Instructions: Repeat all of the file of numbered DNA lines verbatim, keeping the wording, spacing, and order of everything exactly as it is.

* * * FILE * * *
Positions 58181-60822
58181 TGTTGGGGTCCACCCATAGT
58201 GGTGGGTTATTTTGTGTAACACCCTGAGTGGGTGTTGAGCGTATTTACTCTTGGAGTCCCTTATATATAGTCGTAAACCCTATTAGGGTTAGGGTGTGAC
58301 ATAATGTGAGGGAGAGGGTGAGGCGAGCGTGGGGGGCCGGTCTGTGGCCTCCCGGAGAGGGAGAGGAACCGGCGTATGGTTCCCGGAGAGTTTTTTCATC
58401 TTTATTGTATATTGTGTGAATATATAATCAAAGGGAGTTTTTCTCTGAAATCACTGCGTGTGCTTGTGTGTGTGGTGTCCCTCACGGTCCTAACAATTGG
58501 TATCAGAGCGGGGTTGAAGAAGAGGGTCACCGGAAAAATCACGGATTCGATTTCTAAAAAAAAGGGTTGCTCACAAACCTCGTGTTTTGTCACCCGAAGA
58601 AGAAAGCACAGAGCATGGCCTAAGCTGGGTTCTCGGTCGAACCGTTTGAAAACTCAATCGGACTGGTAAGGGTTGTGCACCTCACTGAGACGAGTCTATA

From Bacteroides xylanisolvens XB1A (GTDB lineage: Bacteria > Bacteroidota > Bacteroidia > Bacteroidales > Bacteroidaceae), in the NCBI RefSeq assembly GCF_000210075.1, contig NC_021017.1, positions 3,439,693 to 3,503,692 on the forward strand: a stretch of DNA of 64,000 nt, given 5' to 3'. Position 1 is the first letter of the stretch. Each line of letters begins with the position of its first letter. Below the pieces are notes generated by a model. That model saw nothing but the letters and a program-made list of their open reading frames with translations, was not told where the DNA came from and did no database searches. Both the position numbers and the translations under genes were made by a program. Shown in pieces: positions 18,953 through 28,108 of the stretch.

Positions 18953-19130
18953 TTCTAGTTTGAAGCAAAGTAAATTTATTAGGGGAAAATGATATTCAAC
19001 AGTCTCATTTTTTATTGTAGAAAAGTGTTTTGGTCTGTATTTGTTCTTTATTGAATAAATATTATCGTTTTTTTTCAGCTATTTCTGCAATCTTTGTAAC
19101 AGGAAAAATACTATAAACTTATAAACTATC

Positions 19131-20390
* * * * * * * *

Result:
Positions 58181-60822
58181 TGTTGGGGTCCACCCATAGT
58201 GGTGGGTTATTTTGTGTAACACCCTGAGTGGGTGTTGAGCGTATTTACTCTTGGAGTCCCTTATATATAGTCGTAAACCCTATTAGGGTTAGGGTGTGAC
58301 ATAATGTGAGGGAGAGGGTGAGGCGAGCGTGGGGGGCCGGTCTGTGGCCTCCCGGAGAGGGAGAGGAACCGGCGTATGGTTCCCGGAGAGTTTTTTCATC
58401 TTTATTGTATATTGTGTGAATATATAATCAAAGGGAGTTTTTCTCTGAAATCACTGCGTGTGCTTGTGTGTGTGGTGTCCCTCACGGTCCTAACAATTGG
58501 TATCAGAGCGGGGTTGAAGAAGAGGGTCACCGGAAAAATCACGGATTCGATTTCTAAAAAAAAGGGTTGCTCACAAACCTCGTGTTTTGTCACCCGAAGA
58601 AGAAAGCACAGAGCATGGCCTAAGCTGGGTTCTCGGTCGAACCGTTTGAAAACTCAATCGGACTGGTAAGGGTTGTGCACCTCACTGAGACGAGTCTATA

From Bacteroides xylanisolvens XB1A (GTDB lineage: Bacteria > Bacteroidota > Bacteroidia > Bacteroidales > Bacteroidaceae), in the NCBI RefSeq assembly GCF_000210075.1, contig NC_021017.1, positions 3,439,693 to 3,503,692 on the forward strand: a stretch of DNA of 64,000 nt, given 5' to 3'. Position 1 is the first letter of the stretch. Each line of letters begins with the position of its first letter. Below the pieces are notes generated by a model. That model saw nothing but the letters and a program-made list of their open reading frames with translations, was not told where the DNA came from and did no database searches. Both the position numbers and the translations under genes were made by a program. Shown in pieces: positions 18,953 through 28,108 of the stretch.

Positions 18953-19130
18953 TTCTAGTTTGAAGCAAAGTAAATTTATTAGGGGAAAATGATATTCAAC
19001 AGTCTCATTTTTTATTGTAGAAAAGTGTTTTGGTCTGTATTTGTTCTTTATTGAATAAATATTATCGTTTTTTTTCAGCTATTTCTGCAATCTTTGTAAC
19101 AGGAAAAATACTATAAACTTATAAACTATC

Positions 19131-20390